Nicotine Palatinus (Smoker’s Palate)


Nicotine palatinus is a disorder associated with cigar and pipe smoking. The condition is characterized by changes in the inner lining of the mouth caused by the chemicals, heat and friction produced by smoking and smoking devices. The condition was fairly common a few decades back when pipe and cigar smokers were significantly higher in numbers. The condition is also known as stomatitis nicotina, smoker’s keratosis and smoker’s palate. It is similar to a mouth lesion seen in reverse smokers.


Nicotine palatinus mainly affects the hard and soft palate. The lesion is a white keratotic patch of tissue in most of the instances. Long term exposure to heat produced by pipe and cigars affect the inner lining of mouth and palate. The palate becomes diffusely gray or white in color.

The lesion also shows small areas of elevation along with the white coloration. The elevated areas are known as papules and have a red-colored center. The papules generally represent the inflamed minor salivary gland located in the palate. The tissue covering the papules appears whiter than the surrounding lesion.

If the habit is not discontinued at this stage the condition progresses further. The white color of palate is caused by excess production of keratin from the epithelial cells lining the inside of the mouth. Eventually the palate keratin may become so thickened that the it appears fissured or has a dried mud-pattern appearance. The whiteness may also involves the gums and inner lining of the cheeks.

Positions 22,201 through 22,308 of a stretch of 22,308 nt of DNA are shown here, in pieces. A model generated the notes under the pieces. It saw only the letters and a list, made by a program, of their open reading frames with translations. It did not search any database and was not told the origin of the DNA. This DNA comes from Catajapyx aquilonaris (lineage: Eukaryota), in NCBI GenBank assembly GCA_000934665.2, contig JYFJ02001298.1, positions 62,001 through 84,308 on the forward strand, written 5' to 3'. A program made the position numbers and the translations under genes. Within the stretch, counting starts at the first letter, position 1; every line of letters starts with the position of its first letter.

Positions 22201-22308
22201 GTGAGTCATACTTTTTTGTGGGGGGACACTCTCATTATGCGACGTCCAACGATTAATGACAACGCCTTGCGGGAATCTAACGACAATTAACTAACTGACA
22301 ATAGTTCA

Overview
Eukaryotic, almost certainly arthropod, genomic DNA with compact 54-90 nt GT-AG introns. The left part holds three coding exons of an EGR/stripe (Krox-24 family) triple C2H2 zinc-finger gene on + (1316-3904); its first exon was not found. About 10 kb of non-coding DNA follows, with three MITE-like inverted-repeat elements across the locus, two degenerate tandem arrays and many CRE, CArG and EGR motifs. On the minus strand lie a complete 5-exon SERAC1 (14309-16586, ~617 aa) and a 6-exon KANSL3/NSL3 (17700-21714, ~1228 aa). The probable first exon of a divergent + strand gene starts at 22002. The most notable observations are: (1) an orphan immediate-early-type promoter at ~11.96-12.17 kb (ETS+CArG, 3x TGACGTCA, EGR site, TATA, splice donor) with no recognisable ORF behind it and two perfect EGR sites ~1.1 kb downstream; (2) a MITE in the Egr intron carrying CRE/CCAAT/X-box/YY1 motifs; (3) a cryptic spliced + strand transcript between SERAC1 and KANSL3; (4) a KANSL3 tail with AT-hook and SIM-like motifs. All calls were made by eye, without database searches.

The condition most commonly occurs in males who smoke pipes and cigars. The age group affected is usually above 45 years .The condition is associated with pipe smoking as it tends to produce more heat then other forms of smoking. It may also be associated with frequent consumption of very hot beverages but usually there is a history of smoking.

Another similar condition affecting the palate is “reverse smokers palate” which is seen in individuals practicing smoking with the lit end of the cigar held within the mouth (reverse smoking). The practice is popular in few areas of the world such as South America and Southeast Asia. The condition should be promptly treated as it has a potential to turn in to cancer.

Nicotine palatinus, however, is a benign condition which generally does not have the potential to transform into cancer.


Nicotine palatinus is a completely reversible condition even if it has been present for a long duration of time. The palate recovers and returns to a normal form within 1 to 2 weeks after cessation of smoking. Even though the lesion may not develop in to cancer, it is best to motivate patients to quit smoking. Nicotine palatinus is one of the many lesions associated with smoking and the other associated lesions such as leukoplakia may turn in to oral cancer.

In advanced cases where the inner lining of the cheek and gums are involved and exhibit white patches, biopsy is advisable to rule out leukoplakia. The lesions that do not subside within a month after smoking cessation and it should also be considered as leukoplakic lesions. Appropriate treatment is necessary.

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